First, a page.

teachers. The reason given for the closed session was personnel matters. Justifications like this indicate a general unwillingness to discuss perceived controversial topics in public. It is always easier to discuss such matters where no one is listening in. But the rationale for public attendance at such meetings is to emphasize that government decision-making at the board or commission level is open and above-board. Poorly reasoned justifications for closing meetings only tend to throw suspicion on the proceedings of the public body.

Personal experience may also inform a body's reluctance to meet in public. In the 1980s, the Nuclear Regulatory Commission lobbied hard to change some of the strictures imposed by the Sunshine Act, claiming in particular that the statute made it impossible to hold informal discussions before addressing an issue during a public meeting. While that is a realistic concern that may require an amendment, some reactions of the various commissioners seemed to be driven by their personal backgrounds. Several came from the private sector, where there is no tradition of making decisions in public, and there was often a sense that these commissioners could not understand why openness was a benefit rather than a punishment.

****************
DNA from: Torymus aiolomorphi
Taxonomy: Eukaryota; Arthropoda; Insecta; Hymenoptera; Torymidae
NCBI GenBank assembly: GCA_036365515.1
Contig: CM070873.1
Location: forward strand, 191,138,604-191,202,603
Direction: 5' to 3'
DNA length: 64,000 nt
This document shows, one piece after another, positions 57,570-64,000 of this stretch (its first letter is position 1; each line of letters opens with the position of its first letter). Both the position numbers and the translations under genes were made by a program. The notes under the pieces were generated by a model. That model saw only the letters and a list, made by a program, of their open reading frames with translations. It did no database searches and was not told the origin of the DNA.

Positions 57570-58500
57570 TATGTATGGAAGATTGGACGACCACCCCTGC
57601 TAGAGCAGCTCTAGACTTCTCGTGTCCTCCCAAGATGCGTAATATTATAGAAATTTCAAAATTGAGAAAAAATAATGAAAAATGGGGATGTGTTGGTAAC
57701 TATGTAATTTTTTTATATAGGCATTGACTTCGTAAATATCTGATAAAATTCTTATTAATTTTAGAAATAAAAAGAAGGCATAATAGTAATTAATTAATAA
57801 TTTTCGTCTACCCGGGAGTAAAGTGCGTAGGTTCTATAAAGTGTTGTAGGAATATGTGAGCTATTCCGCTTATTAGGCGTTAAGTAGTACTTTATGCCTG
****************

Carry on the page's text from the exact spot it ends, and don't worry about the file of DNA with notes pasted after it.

For members of public bodies who view openness as a ball and chain that impedes progress, any greater degree of openness is surely a punishment. But for those who believe openness is positive and a way to preserve democratic values, openness imposed more as a punishment than as a benefit should be viewed as a gift. When access to records and meetings is the goal, the legislative squabbles that produce the desired results are nothing more than a sideshow. Here, perhaps, the ends do justify the means.


Harry Hammitt is editor/publisher of Access Reports, a newsletter published in Lynchburg, Va., covering open-government laws and information-policy issues. Email.

Harry Hammitt  |  Contributing Writer